by Rachel Felver
January 06, 2021
Despite a one-point decline in the health of the Chesapeake Bay since 2018, Chesapeake Bay Foundation (CBF) President Will Baker believes, “this is a historic opportunity to demonstrate to the world that by following the science, we can save a national treasure”.
In its biennial State of the Bay Report, CBF graded the overall health of the Bay a D+, or a score of 32. CBF assigns the Bay’s grade based upon the best available information in three categories: pollution, habitat and fisheries. The foundation of this information primarily comes from monitoring data, supported by in-the-field observations. The three above categories contain 13 total indicators that are individually assigned a score, which are then averaged together and compared against the gold standard of Bay health: the pristine conditions that Captain John Smith encountered in the 17th century.
Thanks to the pollution reducing practices put into place by each of the six states in the watershed (Delaware, Maryland, New York, Pennsylvania, Virginia and West Virginia) and the District of Columbia, as well as upgrades to wastewater treatment plants and favorable weather, all but one indicator—toxics—improved in the Pollution category. Historical contaminants such as polychlorinated biphenyls (PCBs) may have been banned in the 1970s but are still prevalent throughout the Bay’s fisheries today. And emerging toxic contaminants, including those from microplastics, personal care products and pharmaceuticals, can now be found in every part of the ecosystem. Still, nitrogen and phosphorous pollution are down from 2018, with dissolved oxygen and water quality scores also improving.
The Habitat category told a less-promising story, with two indicators—forest buffers and underwater grasses—declining and wetlands and resource lands (conserved areas) having no change. These decreases are believed to be the result of climate change, development and the easing of federal regulations.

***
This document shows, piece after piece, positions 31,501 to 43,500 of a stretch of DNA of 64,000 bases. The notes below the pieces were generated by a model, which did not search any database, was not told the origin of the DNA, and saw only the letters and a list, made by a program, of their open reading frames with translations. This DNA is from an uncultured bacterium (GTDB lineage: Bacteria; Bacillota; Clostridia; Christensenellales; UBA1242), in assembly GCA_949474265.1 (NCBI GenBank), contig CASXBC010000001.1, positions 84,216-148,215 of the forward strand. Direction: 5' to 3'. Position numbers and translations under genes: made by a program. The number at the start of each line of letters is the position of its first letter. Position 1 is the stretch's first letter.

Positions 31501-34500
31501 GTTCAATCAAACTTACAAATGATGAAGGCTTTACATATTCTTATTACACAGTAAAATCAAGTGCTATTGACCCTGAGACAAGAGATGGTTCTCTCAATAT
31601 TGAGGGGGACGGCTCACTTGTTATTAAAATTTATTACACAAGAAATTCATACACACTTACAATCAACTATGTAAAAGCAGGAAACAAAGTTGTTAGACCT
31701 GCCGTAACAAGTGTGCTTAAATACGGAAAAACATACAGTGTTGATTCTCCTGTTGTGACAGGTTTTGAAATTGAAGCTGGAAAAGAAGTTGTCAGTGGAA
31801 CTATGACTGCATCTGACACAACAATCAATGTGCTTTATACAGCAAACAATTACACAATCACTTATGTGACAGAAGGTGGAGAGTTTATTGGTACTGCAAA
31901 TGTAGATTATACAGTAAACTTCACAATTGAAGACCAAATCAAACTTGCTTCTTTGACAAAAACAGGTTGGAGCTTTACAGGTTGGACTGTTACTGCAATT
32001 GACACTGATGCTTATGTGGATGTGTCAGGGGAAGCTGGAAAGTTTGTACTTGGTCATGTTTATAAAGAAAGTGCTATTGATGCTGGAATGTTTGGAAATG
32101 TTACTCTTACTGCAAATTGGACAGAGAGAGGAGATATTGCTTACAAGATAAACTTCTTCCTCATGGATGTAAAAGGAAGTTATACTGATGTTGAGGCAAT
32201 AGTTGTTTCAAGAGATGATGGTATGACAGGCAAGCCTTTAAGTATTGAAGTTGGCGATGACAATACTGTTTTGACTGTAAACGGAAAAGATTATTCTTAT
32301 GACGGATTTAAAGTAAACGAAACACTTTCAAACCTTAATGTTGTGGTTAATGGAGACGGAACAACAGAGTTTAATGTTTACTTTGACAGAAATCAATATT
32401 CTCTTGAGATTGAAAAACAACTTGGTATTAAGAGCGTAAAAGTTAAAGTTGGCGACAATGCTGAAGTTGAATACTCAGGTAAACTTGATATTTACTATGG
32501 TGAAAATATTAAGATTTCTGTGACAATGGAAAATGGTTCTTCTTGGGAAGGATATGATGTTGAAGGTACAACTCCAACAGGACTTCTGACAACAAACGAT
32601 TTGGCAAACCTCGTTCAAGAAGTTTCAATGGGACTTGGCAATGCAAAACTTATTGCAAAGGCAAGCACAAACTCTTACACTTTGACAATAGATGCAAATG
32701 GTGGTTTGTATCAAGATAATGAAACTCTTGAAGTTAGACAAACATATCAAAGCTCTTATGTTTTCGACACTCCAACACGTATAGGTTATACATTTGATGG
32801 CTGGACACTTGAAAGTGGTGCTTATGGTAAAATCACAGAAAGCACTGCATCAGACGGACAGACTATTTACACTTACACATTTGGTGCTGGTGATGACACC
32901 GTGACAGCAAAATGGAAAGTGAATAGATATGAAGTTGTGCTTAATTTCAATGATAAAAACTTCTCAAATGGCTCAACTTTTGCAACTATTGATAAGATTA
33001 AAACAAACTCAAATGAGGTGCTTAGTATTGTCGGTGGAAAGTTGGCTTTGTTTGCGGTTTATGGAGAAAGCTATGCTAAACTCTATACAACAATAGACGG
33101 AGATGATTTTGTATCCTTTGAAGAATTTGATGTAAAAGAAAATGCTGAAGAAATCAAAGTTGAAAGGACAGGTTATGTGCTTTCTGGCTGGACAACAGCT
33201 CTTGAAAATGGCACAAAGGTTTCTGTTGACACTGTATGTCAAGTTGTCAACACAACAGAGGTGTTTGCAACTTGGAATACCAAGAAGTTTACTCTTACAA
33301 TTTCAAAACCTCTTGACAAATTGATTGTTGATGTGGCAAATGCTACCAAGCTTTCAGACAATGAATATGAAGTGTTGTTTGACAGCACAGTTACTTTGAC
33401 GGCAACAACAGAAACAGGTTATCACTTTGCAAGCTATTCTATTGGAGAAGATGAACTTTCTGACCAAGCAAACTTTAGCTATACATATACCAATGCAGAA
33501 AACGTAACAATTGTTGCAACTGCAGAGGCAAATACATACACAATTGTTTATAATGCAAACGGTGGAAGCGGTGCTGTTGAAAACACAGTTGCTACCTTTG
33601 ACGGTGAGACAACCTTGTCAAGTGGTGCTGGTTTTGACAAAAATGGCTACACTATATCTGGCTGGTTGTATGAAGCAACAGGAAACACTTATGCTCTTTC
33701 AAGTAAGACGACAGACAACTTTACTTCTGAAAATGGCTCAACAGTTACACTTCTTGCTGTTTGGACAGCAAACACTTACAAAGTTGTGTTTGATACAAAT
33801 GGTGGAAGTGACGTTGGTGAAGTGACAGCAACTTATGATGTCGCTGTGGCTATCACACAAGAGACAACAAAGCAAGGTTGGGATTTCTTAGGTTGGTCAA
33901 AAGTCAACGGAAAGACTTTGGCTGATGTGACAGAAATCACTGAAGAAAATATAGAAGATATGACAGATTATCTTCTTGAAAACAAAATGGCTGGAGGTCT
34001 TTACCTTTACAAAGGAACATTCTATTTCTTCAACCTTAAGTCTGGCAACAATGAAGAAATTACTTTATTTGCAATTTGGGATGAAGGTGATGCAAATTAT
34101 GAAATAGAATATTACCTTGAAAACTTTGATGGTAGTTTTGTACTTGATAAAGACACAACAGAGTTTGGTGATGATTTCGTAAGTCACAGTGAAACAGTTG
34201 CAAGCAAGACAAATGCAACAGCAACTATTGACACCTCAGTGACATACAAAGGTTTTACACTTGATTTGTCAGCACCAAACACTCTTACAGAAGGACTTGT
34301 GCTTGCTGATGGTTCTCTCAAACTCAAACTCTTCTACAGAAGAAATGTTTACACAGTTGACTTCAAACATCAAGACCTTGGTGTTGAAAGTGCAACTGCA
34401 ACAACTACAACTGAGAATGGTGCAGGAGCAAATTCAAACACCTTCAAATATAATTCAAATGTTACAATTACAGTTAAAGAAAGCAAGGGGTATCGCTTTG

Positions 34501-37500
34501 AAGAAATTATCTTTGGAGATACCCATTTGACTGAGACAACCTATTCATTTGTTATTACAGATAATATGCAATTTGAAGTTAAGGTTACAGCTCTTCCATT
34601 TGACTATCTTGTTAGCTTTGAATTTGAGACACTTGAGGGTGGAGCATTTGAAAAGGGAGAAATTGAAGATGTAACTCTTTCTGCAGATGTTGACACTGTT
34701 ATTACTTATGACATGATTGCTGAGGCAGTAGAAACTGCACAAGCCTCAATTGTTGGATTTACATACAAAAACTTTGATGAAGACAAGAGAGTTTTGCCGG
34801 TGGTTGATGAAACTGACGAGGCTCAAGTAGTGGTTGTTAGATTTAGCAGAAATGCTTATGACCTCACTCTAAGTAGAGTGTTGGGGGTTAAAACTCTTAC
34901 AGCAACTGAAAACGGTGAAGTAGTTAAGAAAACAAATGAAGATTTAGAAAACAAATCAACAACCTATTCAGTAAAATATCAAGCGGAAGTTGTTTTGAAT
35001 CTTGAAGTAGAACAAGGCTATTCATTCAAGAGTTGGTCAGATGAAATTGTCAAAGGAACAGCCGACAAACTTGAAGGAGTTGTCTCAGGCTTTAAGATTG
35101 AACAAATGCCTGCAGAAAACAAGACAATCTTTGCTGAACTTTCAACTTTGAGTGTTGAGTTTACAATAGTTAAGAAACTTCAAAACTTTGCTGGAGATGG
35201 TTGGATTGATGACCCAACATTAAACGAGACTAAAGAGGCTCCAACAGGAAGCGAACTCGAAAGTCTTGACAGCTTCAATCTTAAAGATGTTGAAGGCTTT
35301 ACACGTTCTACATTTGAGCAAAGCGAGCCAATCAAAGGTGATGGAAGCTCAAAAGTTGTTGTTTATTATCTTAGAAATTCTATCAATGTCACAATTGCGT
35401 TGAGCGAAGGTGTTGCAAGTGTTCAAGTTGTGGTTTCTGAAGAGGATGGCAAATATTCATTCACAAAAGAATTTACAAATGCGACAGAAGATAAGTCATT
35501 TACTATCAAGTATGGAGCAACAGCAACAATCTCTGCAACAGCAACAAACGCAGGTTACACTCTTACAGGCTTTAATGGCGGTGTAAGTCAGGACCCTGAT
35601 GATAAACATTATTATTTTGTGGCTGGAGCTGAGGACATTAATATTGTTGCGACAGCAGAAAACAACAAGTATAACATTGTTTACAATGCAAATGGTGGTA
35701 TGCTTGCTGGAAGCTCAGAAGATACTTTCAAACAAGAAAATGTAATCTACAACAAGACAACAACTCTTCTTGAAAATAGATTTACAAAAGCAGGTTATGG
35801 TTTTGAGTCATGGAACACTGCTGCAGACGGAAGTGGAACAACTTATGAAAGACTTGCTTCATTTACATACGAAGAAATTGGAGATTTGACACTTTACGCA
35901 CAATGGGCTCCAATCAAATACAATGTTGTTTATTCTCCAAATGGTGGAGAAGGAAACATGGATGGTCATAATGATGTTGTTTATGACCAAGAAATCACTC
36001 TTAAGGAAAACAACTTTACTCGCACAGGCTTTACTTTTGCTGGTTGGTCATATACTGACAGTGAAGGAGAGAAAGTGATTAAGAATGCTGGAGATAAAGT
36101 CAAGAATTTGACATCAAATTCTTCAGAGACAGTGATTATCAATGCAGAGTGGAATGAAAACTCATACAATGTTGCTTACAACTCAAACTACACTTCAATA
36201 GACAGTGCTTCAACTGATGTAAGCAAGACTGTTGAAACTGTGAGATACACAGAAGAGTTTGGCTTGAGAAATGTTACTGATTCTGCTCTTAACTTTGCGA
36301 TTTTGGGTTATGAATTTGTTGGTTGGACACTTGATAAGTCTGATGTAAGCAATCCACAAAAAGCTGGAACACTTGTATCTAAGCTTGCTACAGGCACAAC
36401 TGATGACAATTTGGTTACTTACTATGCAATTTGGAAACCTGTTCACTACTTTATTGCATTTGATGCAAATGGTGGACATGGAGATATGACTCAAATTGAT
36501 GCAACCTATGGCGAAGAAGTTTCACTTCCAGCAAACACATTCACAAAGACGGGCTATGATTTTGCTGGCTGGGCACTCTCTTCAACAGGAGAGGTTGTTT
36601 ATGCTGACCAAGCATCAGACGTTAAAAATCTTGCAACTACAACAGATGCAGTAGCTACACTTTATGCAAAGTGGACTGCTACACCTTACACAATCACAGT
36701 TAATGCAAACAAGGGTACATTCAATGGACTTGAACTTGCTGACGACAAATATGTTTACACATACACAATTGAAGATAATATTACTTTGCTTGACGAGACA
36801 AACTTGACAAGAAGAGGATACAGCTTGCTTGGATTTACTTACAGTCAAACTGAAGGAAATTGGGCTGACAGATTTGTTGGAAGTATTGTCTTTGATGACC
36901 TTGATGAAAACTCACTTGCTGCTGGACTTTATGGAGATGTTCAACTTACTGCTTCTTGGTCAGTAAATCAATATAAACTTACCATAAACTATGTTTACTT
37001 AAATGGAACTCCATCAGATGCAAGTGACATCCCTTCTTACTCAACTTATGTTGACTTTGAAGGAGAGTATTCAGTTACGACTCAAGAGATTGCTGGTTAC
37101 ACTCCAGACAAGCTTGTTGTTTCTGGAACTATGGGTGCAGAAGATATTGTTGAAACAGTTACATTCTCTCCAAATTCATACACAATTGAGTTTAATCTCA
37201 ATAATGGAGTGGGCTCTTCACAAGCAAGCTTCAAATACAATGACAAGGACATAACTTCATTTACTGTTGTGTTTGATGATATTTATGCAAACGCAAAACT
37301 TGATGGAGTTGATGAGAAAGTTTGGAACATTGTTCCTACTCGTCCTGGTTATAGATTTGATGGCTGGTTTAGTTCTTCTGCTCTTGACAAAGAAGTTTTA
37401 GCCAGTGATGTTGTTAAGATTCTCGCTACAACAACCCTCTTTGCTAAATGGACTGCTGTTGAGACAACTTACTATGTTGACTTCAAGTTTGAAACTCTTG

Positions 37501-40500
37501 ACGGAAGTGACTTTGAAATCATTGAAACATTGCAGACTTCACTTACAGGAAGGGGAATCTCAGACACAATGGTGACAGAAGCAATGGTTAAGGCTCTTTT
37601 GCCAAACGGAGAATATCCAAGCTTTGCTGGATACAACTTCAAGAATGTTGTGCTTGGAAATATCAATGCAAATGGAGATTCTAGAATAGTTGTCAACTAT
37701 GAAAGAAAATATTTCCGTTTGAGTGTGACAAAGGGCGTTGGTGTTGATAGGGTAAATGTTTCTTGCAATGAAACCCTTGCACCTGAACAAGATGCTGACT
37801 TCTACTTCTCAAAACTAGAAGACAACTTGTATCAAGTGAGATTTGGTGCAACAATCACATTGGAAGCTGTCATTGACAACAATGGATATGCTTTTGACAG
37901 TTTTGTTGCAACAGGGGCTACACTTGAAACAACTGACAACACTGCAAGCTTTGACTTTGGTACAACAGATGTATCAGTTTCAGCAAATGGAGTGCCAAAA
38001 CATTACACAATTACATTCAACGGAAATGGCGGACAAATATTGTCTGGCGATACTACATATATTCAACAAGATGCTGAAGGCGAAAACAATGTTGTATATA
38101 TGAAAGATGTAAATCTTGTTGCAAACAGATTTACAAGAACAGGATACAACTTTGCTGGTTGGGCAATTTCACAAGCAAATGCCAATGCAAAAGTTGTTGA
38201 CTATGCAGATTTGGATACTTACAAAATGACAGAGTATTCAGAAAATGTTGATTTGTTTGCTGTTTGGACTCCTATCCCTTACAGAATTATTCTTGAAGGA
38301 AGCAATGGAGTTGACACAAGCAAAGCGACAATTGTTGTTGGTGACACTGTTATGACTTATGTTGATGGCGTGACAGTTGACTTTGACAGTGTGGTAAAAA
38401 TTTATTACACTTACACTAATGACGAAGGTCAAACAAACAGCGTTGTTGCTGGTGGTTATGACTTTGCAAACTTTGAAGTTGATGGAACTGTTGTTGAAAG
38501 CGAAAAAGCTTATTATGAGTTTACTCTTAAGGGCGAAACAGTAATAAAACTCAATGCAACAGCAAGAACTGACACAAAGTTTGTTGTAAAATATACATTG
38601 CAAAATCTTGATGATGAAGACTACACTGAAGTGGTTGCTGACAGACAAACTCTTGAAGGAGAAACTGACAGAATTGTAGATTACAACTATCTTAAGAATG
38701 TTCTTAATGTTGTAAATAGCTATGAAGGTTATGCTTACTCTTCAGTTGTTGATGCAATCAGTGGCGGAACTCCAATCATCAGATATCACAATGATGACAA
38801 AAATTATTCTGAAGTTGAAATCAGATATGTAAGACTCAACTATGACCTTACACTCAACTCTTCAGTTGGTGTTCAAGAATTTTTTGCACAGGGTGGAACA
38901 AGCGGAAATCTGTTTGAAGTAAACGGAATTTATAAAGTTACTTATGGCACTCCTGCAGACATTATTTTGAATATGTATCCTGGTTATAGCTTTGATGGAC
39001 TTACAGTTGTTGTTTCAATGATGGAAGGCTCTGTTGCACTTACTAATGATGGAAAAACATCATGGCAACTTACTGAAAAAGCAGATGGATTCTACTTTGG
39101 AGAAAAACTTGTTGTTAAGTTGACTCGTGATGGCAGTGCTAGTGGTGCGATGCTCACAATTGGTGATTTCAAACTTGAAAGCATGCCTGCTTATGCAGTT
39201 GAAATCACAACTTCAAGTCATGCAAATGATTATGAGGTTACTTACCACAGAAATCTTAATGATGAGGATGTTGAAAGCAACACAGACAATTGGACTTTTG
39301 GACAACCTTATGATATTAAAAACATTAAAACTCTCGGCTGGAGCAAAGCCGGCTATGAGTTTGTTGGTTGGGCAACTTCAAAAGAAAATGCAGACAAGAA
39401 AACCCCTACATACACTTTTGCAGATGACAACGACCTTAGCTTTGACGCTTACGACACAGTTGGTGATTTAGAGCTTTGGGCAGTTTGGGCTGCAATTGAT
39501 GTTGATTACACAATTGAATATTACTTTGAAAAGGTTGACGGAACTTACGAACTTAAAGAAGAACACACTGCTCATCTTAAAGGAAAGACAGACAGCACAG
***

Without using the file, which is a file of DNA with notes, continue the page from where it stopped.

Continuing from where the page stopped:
But most concerning is the decline of the striped bass fishery. Chris Moore, CBF’s senior regional ecosystem scientist laments that “adult female striped bass, widely used to gauge the overall health of the population, have dropped approximately 40% from 2013 to 2017.” The fishery has seen below-average spawning activity over the past two years, prompting the Atlantic Marine Fisheries Commission to take stronger management actions, such as reducing the annual catch by 18%. As for the other indicators that make up the Fisheries category, shad declined, while the progress of oysters and blue crabs increased.
Beth McGee, CBF’s director of science and agricultural policy, advocated for reductions in both agricultural and urban pollution runoff, as well as strong plans to address climate change, as the way forward for the Bay. But, she cautioned, “the recovery is still fragile, and the system remains dangerously out of balance”.